AKT3 was identified as a target of miR-654-3p

Then we explored the downstream mechanism of miR-654-3p and found that ox-LDL treatment significantly increased AKT3 expression compared with the control at both mRNA (p < 0.01) (Fig. 6A) and protein levels (p < 0.01) (Fig. 6B). The prediction by StarBase revealed a putative binding site between miR-654-3p and AKT3 (Fig. 6C), suggesting that AKT3 might be a target of miR-654-3p. Luciferase reporter assay also confirmed their binding (p < 0.01) (Fig. 6D). In addition, miR-654-3p mimics markedly decreased AKT3 expression (p < 0.01) (Fig. 6E, F) in HAECs. These data suggested that AKT3 was a target of miR-654-3p.

Fig. 6
figure 6

AKT3 was identified as a target of miR-654-3p. A, B AKT3 level detected by qRT-PCR (A) and western blot (B) in HAECs were treated with or without 50 μg/ml Ox-LDL for 24 h. C The putative binding site between miR-654-3p and AKT3 predicted by StarBase. D Results of dual luciferase reporter assay. E, F AKT level detected by qRT-PCR (E) and Western blot (F) in HAECs transfected with miR-654-3p mimics or miR-NC. **P < 0.01

MiR-654-3p mimics inhibited apoptosis of ox-LDL treated HAECs through targeting AKT3

Next, we explored whether the inhibitory effect of miR-654-3p mimics on ox-LDL induced HAEC apoptosis was mediated by AKT3. QRT-PCR analysis showed that ox-LDL treatment increased the AKT3 level compared with the control group (p < 0.01), and pc-AKT3 (overexpression of AKT3) significantly further increased the AKT3 level compared with pc-NC (p < 0.01) (Fig. 7A). CCK-8 assay showed that overexpression of AKT3 further decreased the viability of ox-LDL treated HAECs (p < 0.05), and co-transfection significantly reversed the inhibitory effect of miR-654-3p mimics (p < 0.01) (Fig. 7B). Meanwhile, AKT3 overexpression further promoted apoptosis of ox-LDL treated HAECs compared with pc-NC (p < 0.01), while co-transfection significantly reversed the inhibitory effect of miR-654-3p mimics (p < 0.01) (Fig. 7C). In addition, AKT3 overexpression significantly increased the protein levels of c-caspase-9 (p < 0.05), c-caspase-3 (p < 0.01), and Bax (p < 0.05), while it decreased Bcl-2 expression (p < 0.01) compared with miR-654-3p mimics in ox-LDL treated HAECs, while co-transfection of miR-654-3p mimics and pc-AKT3 significantly reversed the effect of miR-654-3p mimics (p < 0.01) (Fig. 7D). These results suggested that miR-654-3p mimics inhibited apoptosis of ox-LDL treated HAECs through targeting AKT3.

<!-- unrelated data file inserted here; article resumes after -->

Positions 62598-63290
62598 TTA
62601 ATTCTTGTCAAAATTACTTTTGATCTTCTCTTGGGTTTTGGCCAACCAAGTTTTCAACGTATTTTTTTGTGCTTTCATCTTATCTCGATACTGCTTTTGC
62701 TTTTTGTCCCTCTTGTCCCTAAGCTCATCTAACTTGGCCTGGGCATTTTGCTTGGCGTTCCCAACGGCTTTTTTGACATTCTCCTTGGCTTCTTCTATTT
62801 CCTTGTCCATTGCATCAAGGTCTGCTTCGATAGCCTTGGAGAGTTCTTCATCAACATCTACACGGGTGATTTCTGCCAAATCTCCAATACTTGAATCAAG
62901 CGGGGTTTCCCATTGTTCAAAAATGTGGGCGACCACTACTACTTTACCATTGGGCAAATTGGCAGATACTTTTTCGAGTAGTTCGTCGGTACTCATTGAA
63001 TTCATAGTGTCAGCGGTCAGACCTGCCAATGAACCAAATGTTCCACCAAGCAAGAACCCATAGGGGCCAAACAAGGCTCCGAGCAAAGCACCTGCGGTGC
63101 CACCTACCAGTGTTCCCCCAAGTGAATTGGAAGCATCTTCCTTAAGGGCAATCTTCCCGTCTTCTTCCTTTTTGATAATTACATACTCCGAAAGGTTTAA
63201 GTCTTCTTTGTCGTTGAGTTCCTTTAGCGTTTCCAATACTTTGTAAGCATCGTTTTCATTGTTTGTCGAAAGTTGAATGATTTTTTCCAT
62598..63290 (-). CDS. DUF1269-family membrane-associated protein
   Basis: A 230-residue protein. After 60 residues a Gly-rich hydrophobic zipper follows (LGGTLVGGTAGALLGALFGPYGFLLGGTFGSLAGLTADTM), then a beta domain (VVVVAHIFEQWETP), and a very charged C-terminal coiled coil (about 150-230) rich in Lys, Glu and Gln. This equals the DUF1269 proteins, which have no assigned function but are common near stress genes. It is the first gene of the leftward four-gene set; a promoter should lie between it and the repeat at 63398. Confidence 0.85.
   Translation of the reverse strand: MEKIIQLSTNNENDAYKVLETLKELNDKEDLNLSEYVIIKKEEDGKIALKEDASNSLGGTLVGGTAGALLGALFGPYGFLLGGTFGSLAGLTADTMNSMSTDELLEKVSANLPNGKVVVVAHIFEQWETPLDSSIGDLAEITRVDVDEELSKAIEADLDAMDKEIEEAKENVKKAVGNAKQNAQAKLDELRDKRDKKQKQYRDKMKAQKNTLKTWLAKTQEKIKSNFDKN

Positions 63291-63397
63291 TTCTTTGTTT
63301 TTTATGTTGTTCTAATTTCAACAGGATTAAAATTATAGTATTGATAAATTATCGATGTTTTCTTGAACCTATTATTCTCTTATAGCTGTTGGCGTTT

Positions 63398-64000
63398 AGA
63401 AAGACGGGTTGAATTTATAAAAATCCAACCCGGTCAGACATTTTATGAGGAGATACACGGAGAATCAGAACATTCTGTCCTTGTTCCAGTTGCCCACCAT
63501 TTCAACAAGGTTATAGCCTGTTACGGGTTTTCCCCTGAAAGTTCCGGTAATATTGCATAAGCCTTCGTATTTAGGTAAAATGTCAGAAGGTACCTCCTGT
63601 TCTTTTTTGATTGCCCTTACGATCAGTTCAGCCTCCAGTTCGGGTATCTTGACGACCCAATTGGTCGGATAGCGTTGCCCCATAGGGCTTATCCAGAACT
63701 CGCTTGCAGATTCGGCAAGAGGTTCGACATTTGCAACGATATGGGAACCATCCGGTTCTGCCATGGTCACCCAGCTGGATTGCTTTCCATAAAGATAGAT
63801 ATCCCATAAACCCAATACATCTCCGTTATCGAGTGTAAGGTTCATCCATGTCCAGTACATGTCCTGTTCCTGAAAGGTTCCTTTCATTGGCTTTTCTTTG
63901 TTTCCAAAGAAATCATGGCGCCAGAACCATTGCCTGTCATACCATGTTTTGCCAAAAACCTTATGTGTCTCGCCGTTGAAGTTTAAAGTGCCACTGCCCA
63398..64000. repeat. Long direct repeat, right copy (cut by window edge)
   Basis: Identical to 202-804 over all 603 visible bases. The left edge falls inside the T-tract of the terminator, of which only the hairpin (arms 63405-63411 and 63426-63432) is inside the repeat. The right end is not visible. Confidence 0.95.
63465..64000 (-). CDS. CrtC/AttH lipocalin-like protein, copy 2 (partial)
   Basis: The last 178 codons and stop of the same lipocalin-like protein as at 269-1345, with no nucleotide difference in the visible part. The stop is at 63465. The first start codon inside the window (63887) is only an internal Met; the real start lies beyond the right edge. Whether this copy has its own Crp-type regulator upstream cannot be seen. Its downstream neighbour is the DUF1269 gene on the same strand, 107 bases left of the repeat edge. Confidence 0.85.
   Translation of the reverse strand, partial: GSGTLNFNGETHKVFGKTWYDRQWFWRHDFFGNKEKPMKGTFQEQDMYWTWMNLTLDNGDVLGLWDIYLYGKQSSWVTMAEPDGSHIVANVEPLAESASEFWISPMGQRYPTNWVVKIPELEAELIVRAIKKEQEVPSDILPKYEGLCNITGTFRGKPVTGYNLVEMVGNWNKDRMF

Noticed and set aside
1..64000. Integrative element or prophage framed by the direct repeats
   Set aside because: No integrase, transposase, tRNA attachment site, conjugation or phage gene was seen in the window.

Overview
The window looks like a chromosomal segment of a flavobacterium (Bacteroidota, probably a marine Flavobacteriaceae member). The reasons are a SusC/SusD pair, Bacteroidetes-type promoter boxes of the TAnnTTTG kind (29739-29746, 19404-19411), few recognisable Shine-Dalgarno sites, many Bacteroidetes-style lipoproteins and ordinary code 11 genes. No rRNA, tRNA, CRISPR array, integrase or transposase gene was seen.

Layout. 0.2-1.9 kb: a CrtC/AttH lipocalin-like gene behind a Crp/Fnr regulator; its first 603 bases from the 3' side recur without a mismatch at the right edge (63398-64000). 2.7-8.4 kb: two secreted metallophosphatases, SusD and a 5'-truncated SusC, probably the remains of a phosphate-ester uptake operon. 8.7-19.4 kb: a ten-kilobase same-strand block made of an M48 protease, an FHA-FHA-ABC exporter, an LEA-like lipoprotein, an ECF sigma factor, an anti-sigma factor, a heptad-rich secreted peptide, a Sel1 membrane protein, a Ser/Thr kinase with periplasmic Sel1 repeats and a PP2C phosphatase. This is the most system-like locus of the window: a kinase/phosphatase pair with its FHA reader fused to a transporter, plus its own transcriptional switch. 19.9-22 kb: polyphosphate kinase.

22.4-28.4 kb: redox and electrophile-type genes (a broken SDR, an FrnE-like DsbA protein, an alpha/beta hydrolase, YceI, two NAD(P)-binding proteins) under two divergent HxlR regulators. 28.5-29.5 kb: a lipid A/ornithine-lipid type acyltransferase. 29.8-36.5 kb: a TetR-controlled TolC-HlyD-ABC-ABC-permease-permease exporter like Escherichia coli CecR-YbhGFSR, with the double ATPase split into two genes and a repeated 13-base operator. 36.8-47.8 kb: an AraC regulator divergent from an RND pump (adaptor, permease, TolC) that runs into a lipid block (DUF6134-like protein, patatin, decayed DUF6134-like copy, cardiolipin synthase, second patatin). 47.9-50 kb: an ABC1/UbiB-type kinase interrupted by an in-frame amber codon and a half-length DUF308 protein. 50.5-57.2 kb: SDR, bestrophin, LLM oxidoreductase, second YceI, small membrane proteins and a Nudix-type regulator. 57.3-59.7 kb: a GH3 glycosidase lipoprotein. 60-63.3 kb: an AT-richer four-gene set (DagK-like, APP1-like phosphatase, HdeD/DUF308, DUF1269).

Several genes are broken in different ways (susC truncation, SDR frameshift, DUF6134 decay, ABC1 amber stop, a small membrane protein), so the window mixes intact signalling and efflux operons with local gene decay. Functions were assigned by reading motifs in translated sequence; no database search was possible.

Fig. 7
figure 7